The Fifth Mystery of Light: The Institutution of the Eucharist

The night before he died Jesus shared the Passover Meal with his disciples. For centuries the Jewish people commemorated, on this day, the liberation of the Israelites from slavery in Egypt  as recorded in 'Exodus'. St Paul tells us these celebrations were mere shadows of the reality of Christ. This ‘Last Supper’ was the beginning of the fulfilment; Christ was the lamb who would be slain to save, all who believe in him, from the slavery of sin. Jesus knew every detail of what was to befall him.

Towards the end of the meal he gave us the priceless gift of himself in the form of bread and wine. Thus, he fulfilled his promise that he would be with us until the end of time. Three of the evangelists give accounts of the Institution of the Eucharist, the first celebration of Mass. For this reflection we use Luke.

When the hour came, he took his place at the table, and the apostles with him. He said to them, "I have eagerly desired to eat this Passover with you before I suffer; for I tell you, I will not eat it until it is fulfilled in the kingdom of God." Then he took a cup, and after giving thanks he said, "Take this and divide it among yourselves; for I tell you that from now on I will not drink of the fruit of the vine until the kingdom of God comes." Then he took a loaf of bread, and when he had given thanks, he broke it and gave it to them, saying, "This is my body, which is given for you. Do this in remembrance of me." And he did the same with the cup after supper, saying, "This cup that is poured out for you is the new covenant in my blood. Luke 22:14-20

It is profoundly, powerfully moving to reflect that the Presence of Jesus in this earth community was in the mind and design of God at the moment of creation and that this institution of Eucharistic Communion which fulfils Christ promise, ‘I will to be with us always even to the end of time,’ was likewise part of God’s eternal plan. The high point of this plan was the birth of Christ into the world. Its fulfilment will be at the end of time as expressed in Luke’s version of the last supper.

These thoughts are beautifully expressed in the following song of Jan Novotka.
 

 The dust of the stars is my flesh. The dust of the stars is my blood.
Oh, the dust of the stars holds the gift of life, stars transformed, stars reborn; dust alive.
The dust of the stars is your flesh. The dust of the stars is your blood.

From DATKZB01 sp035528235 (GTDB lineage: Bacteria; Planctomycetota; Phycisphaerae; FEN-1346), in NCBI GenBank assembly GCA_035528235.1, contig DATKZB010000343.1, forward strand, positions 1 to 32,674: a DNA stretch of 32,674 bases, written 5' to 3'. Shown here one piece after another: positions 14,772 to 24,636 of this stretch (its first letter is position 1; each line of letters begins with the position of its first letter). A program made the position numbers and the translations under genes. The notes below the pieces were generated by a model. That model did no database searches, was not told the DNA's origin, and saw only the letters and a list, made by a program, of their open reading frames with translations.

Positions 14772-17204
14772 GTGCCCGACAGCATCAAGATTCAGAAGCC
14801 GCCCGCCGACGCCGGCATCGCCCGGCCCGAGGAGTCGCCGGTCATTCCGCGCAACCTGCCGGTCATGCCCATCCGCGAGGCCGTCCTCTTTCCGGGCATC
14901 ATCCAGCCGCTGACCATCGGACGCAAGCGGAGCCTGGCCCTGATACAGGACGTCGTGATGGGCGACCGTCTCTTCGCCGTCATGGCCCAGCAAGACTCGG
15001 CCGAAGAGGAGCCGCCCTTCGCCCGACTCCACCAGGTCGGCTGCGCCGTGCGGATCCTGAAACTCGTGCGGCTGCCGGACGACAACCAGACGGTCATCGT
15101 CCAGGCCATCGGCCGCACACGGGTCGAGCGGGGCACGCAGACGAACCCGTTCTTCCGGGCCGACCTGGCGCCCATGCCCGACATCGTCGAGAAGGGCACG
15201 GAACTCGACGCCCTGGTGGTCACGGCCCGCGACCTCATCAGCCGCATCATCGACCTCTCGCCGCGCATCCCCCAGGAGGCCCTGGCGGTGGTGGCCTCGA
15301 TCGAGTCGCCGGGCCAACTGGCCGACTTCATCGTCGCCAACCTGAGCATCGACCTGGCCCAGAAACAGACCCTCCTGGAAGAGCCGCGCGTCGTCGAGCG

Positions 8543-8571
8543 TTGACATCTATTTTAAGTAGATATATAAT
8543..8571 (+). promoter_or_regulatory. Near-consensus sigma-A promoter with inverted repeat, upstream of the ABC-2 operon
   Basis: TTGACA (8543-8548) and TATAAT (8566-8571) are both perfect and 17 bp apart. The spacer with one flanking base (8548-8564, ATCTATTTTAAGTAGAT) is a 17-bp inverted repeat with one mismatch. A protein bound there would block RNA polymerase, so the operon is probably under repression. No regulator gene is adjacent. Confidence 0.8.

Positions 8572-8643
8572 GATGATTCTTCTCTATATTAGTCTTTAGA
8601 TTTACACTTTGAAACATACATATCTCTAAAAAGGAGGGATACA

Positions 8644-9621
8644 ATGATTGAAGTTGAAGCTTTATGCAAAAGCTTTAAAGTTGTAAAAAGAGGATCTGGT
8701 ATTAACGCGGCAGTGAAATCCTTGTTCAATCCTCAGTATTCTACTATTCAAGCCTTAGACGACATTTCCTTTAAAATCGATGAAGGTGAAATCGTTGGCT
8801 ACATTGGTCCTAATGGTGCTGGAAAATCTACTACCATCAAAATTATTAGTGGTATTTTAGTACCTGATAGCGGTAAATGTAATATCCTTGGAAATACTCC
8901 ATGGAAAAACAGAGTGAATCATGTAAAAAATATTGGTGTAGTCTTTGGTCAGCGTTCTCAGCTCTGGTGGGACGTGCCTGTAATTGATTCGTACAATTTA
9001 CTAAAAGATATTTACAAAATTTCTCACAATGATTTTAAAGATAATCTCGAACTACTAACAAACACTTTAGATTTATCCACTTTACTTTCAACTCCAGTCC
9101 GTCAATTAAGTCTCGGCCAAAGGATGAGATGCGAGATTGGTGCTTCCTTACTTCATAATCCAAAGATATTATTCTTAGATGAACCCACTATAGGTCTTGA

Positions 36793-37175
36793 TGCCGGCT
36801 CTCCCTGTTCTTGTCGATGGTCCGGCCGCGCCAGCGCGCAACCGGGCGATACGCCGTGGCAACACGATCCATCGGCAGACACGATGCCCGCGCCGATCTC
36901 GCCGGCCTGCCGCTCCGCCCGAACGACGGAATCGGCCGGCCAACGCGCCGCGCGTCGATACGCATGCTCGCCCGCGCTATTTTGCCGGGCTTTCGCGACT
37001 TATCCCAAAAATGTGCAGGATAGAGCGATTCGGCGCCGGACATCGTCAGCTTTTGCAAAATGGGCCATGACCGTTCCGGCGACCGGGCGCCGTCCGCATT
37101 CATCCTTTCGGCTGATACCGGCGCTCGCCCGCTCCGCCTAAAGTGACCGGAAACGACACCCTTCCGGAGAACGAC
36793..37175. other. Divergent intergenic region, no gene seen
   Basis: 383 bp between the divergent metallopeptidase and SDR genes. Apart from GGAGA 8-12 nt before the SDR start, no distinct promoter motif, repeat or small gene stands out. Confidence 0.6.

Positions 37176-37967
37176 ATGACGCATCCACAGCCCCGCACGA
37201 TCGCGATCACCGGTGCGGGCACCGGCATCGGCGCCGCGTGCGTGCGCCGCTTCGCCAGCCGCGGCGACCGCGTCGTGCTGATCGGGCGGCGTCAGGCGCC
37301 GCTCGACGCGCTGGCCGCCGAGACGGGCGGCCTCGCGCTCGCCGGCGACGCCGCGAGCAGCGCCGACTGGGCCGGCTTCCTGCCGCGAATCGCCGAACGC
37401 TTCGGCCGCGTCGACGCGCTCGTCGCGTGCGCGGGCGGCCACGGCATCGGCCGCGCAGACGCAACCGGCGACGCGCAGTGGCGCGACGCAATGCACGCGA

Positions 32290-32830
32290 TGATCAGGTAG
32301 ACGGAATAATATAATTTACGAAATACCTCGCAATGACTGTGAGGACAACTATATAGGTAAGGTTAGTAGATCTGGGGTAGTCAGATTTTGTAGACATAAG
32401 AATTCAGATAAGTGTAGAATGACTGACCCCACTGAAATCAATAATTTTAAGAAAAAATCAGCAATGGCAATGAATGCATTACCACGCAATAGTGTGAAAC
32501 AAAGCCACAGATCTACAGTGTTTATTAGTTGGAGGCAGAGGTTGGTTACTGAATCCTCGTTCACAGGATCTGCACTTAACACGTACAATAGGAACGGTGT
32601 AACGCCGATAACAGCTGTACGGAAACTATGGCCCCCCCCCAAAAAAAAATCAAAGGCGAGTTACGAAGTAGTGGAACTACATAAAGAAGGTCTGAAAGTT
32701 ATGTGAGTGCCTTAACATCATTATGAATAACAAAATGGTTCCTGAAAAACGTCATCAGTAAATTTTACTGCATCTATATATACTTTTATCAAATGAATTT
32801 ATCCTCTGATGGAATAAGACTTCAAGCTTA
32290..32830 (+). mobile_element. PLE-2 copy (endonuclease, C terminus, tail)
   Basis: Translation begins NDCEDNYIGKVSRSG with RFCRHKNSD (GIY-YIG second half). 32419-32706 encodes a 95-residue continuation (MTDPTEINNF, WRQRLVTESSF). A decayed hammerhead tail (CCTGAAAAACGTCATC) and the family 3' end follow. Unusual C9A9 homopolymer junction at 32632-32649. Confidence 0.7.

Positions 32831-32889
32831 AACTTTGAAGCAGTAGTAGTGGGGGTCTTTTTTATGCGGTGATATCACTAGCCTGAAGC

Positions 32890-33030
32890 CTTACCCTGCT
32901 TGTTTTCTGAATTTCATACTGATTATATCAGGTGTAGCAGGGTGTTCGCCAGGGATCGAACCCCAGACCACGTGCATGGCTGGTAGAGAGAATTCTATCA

Oh your flesh and blood full of stars delight becomes breath, becomes prayer, dust alive.
The dust of the stars is this bread. The dust of the stars is this wine.
Oh this bread and wine, our communion in all things. Flesh of God, dust alive.

Many thoughts come to me as I read the familiar accounts of the 'Last Supper' of Jesus with his disciples on the eve of his arrest. One is the miracle of Cana were water is changed to wine; another is the miracles of the loaves - the feeding of the five thousand and the four thousand people. Then there is the account of Jesus walking on stormy water and calming the waves. It seems that Jesus very carefully prepared his disciple and us, along with them, for this on going awesome miracle of The Eucharist. He demonstrated his power over wine in Cana, his power over bread in the miracles of the loaves, his power over, nature in calming the storm and his power over his own body in walking on the waves.

Through the Institution of the Eucharist he left us with a visible, tangible presence; something we can see, touch and taste, thus fulfilling his promise to be with us always even to the end of time. Through his Institution of the Eucharist the night before he died Jesus makes present for all time his salvific suffering, death and resurrection. Each Mass is this awesome gift. We pray it may never become stale or meaningless for us.

A few weeks later, as the disciples and followers of Jesus, sadly watched him ascend and disappear into the clouds, knowing they would not see him again on earth, did they, we wonder, recall that last supper? Were his mysterious words over the bread: ‘this is my body’ and over the wine: ‘this is my blood’ a consolation and support to them at this time. Perhaps not; perhaps it was later through the outpouring of the Holy Spirit that all the words of Jesus became clear to them. Certainly we learn from St  Paul's letter to the Corinthians 11:23-26 that the Apostles had understood,  proclaimed and instituted the practice of what we call the 'Holy Mass.'

We are deeply grateful to the Apostles and disciples and all the spiritually wise teachers,  theologians and priests down the centuries that we, as Church, have such a rich heritage of teaching and practice in the celebration of the Eucharist within the Christian Church.